In 1897 Leonard Funk and brother George came from the Okanagan and preempted two large blocks of land. They built a cabin by the lake and began clearing, cutting trees into the cord wood, which they sold to the CPR for use in their wood-burning boats. George Funk did not stay, but his brother Leonard carved a fine farm from the forest, planted an orchard and raised a large herd of cattle, becoming a fairly wealthy man. He did much to help his neighbors get established and was a prominent figure in community affairs until his death in 1935.

Two other settlers of 1897 were Mr. Mosheimer who stayed only a few years and Mr. Thompson who preempted a half section of land next to Mr. Funk. He also bought the mining claim from Dougelle. When his sons joined the army in 1914, the family moved away.

Jim Kelly mentioned previously homesteaded the original Fauquier farm. He sold to Muirhead who in turn sold to Mr. Fauquier in 1900. After acquiring three more lots Mr. Fauquier called his holdings the Needles ranch. This property he had surveyed into ten-acre blocks, the work being completed by A. H. Green in 1910. Part of Mr. Green’s payment was a choice lakeshore block, on which he built a summer home.

At this point it might be of interest to tell a little about Mr. Fauquier. He hired Indians to clear the land on both sides of the road, approaching the landing. He built a fine home hiring two Chinese to care for the house and the gardens. Incidentally, this house burned and the family moved to a little cottage on the north side of the road. In appearance, Mr. Fauquier looked like a country squire, florid face, and gray hair, neat clipped moustache always dressed in natty tweeds. He had fine horses and drove an elegant buggy with a fringed top.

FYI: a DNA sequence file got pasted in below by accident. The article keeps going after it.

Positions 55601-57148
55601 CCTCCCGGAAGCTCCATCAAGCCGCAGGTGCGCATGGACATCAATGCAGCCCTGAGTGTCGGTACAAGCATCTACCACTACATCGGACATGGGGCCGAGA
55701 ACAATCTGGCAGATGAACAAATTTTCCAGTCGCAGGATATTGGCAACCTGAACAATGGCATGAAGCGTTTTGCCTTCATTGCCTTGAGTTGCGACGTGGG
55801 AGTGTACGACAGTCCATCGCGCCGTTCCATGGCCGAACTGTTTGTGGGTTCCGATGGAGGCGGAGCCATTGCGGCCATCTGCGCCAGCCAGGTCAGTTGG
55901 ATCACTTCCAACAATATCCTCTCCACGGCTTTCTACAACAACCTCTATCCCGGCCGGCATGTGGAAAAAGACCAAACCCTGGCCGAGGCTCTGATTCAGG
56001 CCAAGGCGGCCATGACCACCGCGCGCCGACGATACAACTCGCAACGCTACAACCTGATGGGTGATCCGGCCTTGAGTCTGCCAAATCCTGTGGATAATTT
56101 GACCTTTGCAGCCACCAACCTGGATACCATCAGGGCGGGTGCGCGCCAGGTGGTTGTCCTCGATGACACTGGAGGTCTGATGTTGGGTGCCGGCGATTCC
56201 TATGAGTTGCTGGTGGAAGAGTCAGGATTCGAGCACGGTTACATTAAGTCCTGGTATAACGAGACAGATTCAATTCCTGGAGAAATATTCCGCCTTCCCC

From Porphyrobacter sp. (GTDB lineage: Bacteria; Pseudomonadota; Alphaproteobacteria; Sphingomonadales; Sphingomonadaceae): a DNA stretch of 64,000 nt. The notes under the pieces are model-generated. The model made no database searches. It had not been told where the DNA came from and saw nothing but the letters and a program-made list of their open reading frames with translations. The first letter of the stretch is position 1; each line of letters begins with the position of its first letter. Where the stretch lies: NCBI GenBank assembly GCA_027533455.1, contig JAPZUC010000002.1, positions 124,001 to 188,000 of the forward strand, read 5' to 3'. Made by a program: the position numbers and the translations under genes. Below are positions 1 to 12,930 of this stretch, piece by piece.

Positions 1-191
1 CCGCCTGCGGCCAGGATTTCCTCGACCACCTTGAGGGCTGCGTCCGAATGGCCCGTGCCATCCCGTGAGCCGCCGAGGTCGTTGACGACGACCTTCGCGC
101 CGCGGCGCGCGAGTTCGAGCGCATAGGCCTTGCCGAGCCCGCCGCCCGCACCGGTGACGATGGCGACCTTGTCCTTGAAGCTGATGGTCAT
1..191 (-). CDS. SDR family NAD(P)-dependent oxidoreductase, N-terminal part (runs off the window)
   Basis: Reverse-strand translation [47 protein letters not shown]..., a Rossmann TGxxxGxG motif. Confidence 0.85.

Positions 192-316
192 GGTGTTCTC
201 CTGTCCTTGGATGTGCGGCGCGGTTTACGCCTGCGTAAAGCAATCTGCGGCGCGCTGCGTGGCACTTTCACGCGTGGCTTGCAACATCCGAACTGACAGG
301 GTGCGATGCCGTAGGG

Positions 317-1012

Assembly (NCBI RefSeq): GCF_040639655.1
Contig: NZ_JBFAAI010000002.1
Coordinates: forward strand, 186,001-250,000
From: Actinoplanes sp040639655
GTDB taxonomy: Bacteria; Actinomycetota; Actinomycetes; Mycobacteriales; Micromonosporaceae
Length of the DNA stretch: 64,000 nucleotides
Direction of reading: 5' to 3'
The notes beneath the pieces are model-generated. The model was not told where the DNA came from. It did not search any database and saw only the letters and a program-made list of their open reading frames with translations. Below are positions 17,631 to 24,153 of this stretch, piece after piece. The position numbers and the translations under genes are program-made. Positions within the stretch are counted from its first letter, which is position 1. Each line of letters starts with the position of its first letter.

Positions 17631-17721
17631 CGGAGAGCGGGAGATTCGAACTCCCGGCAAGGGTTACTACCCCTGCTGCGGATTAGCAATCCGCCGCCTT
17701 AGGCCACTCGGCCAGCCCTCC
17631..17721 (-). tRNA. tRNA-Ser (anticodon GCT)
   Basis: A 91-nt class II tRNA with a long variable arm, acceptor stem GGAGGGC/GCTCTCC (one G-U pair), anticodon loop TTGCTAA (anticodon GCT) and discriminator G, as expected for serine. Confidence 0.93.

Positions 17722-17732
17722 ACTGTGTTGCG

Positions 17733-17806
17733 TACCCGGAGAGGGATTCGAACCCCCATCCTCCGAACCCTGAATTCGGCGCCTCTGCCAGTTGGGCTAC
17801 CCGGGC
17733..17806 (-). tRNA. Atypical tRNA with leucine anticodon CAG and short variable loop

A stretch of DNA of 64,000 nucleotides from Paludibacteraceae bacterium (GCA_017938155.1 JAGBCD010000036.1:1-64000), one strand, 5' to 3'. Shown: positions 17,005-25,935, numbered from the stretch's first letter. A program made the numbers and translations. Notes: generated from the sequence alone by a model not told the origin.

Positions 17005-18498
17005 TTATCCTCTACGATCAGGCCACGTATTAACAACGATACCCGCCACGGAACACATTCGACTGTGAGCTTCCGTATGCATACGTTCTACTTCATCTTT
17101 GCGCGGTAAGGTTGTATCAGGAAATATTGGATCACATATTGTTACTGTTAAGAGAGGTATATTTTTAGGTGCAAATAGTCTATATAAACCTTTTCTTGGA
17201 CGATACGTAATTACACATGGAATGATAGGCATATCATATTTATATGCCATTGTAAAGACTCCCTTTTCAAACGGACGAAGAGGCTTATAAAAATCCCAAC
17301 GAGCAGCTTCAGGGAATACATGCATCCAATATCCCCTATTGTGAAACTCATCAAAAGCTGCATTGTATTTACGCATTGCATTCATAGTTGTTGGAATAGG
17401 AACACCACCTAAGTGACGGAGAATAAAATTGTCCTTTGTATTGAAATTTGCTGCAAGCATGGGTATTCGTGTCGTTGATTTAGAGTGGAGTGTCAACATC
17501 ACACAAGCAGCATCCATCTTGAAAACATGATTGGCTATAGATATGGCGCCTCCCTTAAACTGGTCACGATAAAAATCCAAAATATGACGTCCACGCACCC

He planted a large orchard and while waiting for it to come into production he put in acres of raspberries and strawberries. Between the sale of land, fruit and cattle, he should have been successful but his extravagance exceeded his income and he died a poor man in 1917. Mrs. Fauquier was a semi- invalid and recluse. After spending her last years in a wheel chair she died at Vancouver in 1929. Read More

Fauquier’s Namesake was Guilty of Graft

Frederick George Fauquier – Part II

Report to the Arrow Lakes News by Greg  Nesteroff

From the Archives of the Arrow Lakes Historical Society

What Arrow Lakes community is named after a man jailed for embezzlement? The answer, likely to surprise many, is Fauquier. Frederick George Fauquier’s incarceration was a severe aberration in an otherwise distinguished career that included many government appointments. Indeed, he emerged from prison virtually unscathed: no one seemed to think any less of him for it.  Born in Woodstock, Ontario, to an Anglican bishop, Fauquier came to West Kootenay in 1893 and was appointed mining recorder, police officer, and notary public at Nakusp.